Bay Buchanan said “I think he was a class act” (link). Charles Murray thought it “just plain flat out brilliant” (link). David Gergen (on CNN) says “He’s one of the rare leaders who speaks to us as adults.”
Well, I hope. But a little voice in me hears “speaks to us as adults” and mutters “Adlai Stevenson.” And I answer “uh oh.”
Stevenson was the first political candidate of my political “maturity,” such as it was. We loved him for his civility, his aplomb, and most of all for the cultivated good taste of his talk. We tried to restrain ourselves, but when he fell to Eisenhower—twice—we knew that he’d been done in by a bunch of vulgarians.
Fifty years on, I know better. Stevenson was a charmer—we’ve never had a better, never ever. But charm is no more than part of the story. His appeal was never very broad; he was the first of a series of chardonnay candidates, in a tradition that carried us through to John Kerry. More fatal, we can see now that he never really had the grit for the presidency. The best of them need at least a little slice of wily and mean.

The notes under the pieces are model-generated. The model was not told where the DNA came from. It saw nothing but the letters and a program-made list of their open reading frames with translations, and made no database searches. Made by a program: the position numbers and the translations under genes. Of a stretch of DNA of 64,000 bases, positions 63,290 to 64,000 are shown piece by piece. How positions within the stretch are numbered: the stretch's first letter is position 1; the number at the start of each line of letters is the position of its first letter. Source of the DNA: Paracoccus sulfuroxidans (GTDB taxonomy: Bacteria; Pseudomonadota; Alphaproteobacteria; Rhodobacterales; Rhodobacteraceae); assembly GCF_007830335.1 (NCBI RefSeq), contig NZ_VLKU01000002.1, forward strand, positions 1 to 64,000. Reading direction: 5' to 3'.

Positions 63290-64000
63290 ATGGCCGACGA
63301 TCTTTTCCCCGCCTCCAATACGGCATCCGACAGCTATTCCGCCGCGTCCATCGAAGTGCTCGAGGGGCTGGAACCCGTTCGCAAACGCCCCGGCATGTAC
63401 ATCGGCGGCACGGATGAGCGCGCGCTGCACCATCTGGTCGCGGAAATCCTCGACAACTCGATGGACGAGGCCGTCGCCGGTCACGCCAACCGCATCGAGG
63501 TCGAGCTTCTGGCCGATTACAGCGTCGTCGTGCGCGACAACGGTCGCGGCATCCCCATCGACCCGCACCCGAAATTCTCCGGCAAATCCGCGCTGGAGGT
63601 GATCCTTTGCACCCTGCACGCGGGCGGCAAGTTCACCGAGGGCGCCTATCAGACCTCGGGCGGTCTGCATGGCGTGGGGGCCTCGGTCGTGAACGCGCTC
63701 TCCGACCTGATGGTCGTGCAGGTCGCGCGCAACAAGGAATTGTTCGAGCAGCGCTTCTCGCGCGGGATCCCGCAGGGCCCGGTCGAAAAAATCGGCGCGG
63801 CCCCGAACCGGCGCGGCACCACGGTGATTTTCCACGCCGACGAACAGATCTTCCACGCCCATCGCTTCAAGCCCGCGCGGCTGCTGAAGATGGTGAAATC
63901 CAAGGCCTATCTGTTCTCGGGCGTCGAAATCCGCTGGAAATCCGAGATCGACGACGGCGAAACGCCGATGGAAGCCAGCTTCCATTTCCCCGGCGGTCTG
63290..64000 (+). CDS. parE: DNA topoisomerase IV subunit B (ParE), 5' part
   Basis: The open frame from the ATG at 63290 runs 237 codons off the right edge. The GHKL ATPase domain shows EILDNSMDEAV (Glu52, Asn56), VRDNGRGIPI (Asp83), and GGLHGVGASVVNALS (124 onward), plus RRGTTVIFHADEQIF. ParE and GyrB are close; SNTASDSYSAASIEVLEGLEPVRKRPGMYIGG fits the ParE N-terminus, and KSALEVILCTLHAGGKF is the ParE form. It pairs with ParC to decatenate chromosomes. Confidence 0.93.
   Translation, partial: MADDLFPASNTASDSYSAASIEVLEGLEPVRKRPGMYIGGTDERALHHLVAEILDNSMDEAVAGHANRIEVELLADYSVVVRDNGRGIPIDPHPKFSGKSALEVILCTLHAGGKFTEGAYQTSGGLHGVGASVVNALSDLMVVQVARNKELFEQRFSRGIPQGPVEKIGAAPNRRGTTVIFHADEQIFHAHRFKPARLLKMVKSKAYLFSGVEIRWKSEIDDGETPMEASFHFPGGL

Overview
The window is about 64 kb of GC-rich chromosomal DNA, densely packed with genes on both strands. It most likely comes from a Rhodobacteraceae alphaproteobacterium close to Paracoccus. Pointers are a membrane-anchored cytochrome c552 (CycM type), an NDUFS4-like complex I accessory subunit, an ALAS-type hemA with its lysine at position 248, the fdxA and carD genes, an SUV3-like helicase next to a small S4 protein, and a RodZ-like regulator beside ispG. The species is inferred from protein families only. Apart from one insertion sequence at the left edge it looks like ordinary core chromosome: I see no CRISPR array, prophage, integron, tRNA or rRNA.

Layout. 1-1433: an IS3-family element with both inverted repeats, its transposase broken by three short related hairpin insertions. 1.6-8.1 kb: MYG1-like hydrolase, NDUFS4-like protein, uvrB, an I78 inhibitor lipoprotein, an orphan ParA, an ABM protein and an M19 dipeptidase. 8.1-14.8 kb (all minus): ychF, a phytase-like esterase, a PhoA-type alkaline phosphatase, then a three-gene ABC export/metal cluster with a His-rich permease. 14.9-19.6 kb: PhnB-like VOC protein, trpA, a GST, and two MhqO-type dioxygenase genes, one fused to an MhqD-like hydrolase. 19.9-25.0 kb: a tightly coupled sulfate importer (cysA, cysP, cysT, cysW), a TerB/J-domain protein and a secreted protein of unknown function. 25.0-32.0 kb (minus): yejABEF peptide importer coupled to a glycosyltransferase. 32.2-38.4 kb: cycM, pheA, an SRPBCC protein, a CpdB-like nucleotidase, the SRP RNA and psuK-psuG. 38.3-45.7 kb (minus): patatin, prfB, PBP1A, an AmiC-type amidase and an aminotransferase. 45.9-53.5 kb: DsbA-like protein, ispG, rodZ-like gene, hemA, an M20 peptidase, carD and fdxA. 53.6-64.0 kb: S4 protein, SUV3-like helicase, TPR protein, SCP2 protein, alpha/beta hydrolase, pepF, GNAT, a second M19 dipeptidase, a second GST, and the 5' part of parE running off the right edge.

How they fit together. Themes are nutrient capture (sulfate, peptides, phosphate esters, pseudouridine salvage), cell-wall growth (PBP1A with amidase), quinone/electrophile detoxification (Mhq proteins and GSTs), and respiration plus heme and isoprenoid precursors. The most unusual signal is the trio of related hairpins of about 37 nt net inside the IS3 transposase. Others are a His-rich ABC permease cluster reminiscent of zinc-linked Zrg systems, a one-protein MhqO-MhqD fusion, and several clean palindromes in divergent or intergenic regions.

Is Barack Obama Adlai Stevenson? Well no. Stevenson’s patrician charm has little in common with Obama’s kumbaya. Obama reaches more people, more directly, but he still doesn’t reach everybody. And the more urgent question persists: is he gritty, wiley and mean; does he have the temperament, not just to get along, but to be an effective president? I don’t think we know that yet. And there may be only one way to find out.
Afterthought: On the other hand, remember what Walter Lippman said about FDR: “a pleasant man who, without any important qualifications for the office, would very much like to be president.” Here’s hoping.
Afterthought to afterthought: Santayana said that those who forget history are condemned to repeat it. I think he may have had it backwards. It was those who remember history who keep trying to do it again and again.